Illustration: Eniola Odetunde/Axios
Amazon is emerging as a transportation juggernaut that could threaten carmakers, package delivery firms and even ride-hailing companies.
Why it matters: By building its own logistics ecosystem and investing in promising electric and autonomous vehicle startups, Amazon could lower its shipping costs to the point that partners like UPS become competitors instead.
What's new: Amazon is in advanced talks to buy self-driving tech startup Zoox, the Wall Street Journal reported this week.
- A deal, if it happens, would follow big investments in another automated driving startup, Aurora Innovation, and Rivian, a maker of electric trucks.
The news set off a wave of speculation among investors and AV experts.
- Self-driving technology is "a natural extension" of Amazon’s efforts to build its own logistics network, and could save the behemoth more than $20 billion a year on shipping costs, Morgan Stanley analysts wrote on May 27.
- Amazon is becoming a "clear competitor" to companies like Tesla and GM, they said, while UPS and FedEx "will need to respond to keep up."
“We often hear from investors that Tesla could potentially be the Amazon of transportation. But what if Amazon is the Amazon of transportation?”— Morgan Stanley auto industry analyst Adam Jonas, in a May 17 report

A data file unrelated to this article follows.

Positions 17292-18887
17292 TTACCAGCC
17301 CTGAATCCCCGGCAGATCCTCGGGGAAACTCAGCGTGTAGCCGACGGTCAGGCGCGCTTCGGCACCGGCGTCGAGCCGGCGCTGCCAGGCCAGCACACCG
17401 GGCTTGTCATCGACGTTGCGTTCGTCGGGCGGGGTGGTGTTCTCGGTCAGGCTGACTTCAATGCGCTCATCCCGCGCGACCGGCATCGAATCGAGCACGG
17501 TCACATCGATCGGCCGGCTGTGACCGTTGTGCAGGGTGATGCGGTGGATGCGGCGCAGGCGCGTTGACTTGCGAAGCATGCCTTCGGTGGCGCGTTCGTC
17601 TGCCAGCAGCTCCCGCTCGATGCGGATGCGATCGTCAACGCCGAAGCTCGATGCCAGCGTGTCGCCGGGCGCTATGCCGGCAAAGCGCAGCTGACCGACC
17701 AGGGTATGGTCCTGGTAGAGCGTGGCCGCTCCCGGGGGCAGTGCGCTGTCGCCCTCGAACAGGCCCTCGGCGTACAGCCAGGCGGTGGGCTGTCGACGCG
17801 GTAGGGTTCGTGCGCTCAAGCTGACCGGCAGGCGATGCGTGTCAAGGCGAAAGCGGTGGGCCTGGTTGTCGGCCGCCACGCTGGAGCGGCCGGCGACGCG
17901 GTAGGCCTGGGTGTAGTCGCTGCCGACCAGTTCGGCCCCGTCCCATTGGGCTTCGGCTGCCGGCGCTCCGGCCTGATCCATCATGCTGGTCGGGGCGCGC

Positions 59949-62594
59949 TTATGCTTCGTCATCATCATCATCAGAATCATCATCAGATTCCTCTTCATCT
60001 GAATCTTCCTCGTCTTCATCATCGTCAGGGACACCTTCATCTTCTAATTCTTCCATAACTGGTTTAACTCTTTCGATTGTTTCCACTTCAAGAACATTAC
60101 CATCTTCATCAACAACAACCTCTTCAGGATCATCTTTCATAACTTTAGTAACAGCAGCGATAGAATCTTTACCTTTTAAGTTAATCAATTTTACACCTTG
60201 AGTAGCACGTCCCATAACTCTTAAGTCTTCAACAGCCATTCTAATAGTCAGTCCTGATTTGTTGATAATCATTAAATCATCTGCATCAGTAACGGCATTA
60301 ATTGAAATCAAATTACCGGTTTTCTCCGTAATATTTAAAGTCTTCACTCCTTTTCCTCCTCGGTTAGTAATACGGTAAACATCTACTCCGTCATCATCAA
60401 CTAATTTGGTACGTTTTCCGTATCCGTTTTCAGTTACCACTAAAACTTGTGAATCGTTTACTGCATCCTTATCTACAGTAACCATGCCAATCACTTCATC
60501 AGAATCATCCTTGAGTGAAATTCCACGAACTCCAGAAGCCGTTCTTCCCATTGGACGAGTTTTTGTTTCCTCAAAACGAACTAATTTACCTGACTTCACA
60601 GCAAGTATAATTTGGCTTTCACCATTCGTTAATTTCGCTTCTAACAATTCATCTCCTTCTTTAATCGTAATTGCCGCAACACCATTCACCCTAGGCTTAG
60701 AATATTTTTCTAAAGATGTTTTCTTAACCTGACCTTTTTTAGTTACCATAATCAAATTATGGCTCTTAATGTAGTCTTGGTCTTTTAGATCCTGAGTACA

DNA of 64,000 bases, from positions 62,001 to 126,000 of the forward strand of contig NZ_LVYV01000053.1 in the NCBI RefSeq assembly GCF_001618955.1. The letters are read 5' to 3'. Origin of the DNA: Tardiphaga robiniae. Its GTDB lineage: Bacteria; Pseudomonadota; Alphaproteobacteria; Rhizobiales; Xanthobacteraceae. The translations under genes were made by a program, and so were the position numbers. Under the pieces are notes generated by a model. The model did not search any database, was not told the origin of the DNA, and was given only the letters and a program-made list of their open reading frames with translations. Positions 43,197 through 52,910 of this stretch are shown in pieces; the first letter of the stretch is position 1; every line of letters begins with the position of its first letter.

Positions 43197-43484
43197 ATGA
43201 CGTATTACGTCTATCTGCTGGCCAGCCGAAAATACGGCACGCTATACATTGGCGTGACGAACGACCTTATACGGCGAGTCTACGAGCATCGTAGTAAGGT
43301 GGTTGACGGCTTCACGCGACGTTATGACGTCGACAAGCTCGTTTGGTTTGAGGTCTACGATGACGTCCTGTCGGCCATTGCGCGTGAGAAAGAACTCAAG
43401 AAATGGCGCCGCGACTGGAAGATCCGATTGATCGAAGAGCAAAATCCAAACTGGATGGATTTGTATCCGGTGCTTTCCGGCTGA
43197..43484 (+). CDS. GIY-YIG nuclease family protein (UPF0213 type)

The intrigue: Buying Zoox could potentially even open the door for Amazon to compete in the ride-sharing and food delivery industries.
- Discounted ride-sharing for Prime members, for example, could help Amazon attract and keep more customers, Morgan Stanley suggested.
Amazon has more than 210 transportation-related patents on everything from drones to automated ground vehicles, according to a Reuters analysis.
- Among them is a 2017 patent to provide an on-demand transportation service through a network of self-driving vehicles, Reuters reported.
A more likely scenario, according to Guidehouse Insights analyst Sam Abuelsamid:
- Amazon could convert Zoox's planned robo-taxi into an automated delivery van that would serve as a mobile version of its Amazon lockers.
- Rivian, which already has a contract to build 100,000 electric delivery vans for Amazon, could build these smaller vehicles, too, he said.
The big picture: Amazon delivers more than 10 billion items worldwide each year and has become the fourth-largest shipping service in the U.S.
- More than half of all Amazon packages in the U.S. are delivered by its own vehicles.
- Shipping costs are among the online retailer's biggest expenses — on track to hit $90 billion by 2023, projects Morgan Stanley — and will keep rising as more consumers opt to stay home and do their shopping online.
- Its logistics operation includes 10,000 truck trailers, a network of ocean freighters, thousands of last-mile delivery vans and a smattering of sidewalk robots and experimental drones.
- By 2021, its Amazon Air operation will have 70 branded cargo jets.
- In September, Amazon ordered 100,000 electric delivery vans from Rivian as part of a broader climate pledge.
What to watch: Now could be the best time for Amazon to dramatically increase the size of its air fleet, says Bank of America analyst Justin Post.
- Aircraft prices are depressed because battered airlines have cancelled orders during the pandemic.
- Researchers at DePaul University say Amazon could have as many as 200 aircraft in its fleet within 7 to 8 years, nearly matching UPS' 275 planes.